The best advantage of MPPT solar charge controllers against PWM is the efficiency. While the PWM solar charge controller reduces the voltage of the I-V curve, causing power losses of up to 25%, MPPT uses advanced microcontrollers to track the maximum power point on the I-V curve. This can be done by making a DC to DC conversion that matches this power value to the corresponding voltage and current values for the batteries, barely causing 5-8% power losses to the system.

This difference in efficiency is highly associated with the capability of MPPT solar charge controllers of tracking the maximum power point of operation, functionality that PWM models do not have.


PWM solar charge controllers are cheaper because they are a much simpler technology; however, they leave behind higher power losses. PWM solar charge controller is better used for small and portable PV systems, where losses are not as considerable as in large systems and cost reductions are important. Meanwhile, for large or home-size types of systems, an MPPT is definitely required despite the increased price.

Voltage of the Panels

In PWM solar charge controllers, the voltage of the array has to be close enough to the voltage of the batteries in order to avoid substantial power losses. This is not the case for MPPT controllers, where the voltage of the solar array can exceed that of the batteries by far.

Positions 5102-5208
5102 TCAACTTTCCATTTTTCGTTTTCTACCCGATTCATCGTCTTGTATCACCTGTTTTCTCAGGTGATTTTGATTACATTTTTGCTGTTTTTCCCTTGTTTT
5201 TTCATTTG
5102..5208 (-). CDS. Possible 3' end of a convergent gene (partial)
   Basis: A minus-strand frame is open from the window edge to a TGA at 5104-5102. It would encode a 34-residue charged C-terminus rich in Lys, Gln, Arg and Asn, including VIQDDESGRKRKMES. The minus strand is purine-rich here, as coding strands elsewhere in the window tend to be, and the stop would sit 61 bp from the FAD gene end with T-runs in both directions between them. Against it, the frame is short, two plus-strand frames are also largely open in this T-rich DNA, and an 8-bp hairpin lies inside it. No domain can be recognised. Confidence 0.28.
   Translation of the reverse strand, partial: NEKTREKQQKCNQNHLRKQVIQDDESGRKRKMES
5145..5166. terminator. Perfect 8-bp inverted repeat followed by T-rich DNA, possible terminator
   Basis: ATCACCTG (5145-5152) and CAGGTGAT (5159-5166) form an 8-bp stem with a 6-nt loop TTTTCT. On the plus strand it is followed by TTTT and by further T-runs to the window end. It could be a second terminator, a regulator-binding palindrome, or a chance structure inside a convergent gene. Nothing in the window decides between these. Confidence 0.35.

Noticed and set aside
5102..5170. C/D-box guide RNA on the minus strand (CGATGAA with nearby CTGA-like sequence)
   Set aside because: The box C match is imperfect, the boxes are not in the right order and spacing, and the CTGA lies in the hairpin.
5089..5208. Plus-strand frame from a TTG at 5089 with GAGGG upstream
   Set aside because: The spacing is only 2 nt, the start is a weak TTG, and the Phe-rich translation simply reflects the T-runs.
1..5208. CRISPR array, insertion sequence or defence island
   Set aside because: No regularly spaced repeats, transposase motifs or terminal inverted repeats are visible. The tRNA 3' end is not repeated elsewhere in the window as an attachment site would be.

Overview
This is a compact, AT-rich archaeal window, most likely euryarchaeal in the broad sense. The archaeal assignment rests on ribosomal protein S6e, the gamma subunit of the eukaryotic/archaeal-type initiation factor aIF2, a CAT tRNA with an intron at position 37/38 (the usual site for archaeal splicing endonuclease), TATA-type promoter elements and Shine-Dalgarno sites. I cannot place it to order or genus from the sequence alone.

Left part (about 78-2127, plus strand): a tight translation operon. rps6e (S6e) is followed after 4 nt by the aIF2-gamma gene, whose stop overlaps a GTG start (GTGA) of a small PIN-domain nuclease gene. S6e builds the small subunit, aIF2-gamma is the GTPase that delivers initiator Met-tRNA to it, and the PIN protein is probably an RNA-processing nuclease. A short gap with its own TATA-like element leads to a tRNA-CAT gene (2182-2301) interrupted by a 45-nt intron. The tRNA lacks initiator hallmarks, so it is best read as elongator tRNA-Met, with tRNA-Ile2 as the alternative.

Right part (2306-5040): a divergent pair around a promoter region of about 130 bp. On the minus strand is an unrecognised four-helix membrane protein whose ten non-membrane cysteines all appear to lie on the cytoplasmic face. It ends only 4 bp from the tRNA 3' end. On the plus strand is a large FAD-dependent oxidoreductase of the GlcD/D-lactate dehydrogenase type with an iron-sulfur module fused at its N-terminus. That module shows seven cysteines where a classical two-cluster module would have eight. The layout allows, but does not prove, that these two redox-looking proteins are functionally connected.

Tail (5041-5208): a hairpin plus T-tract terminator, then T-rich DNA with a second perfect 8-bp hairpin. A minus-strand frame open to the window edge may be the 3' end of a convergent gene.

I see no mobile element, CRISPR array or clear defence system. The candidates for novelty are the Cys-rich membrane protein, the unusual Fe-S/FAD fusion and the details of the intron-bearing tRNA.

Temperature compensation

Most MPPT solar charge controllers include built-in temperature compensation systems, regulating the output voltage of the device to the ideal voltage for battery charging. Only modern PWM charge controllers include this option, but they usually require an external battery temperature sensor.

Diagram: Solar Charge Controller in a Solar PV System

How to choose a solar charge controller? Things to consider

When looking to pick the best solar charge controller for you, it is important to consider several aspects:

System Type

The type of charge controller you will need to pick might depend on the type of solar system you are going to install.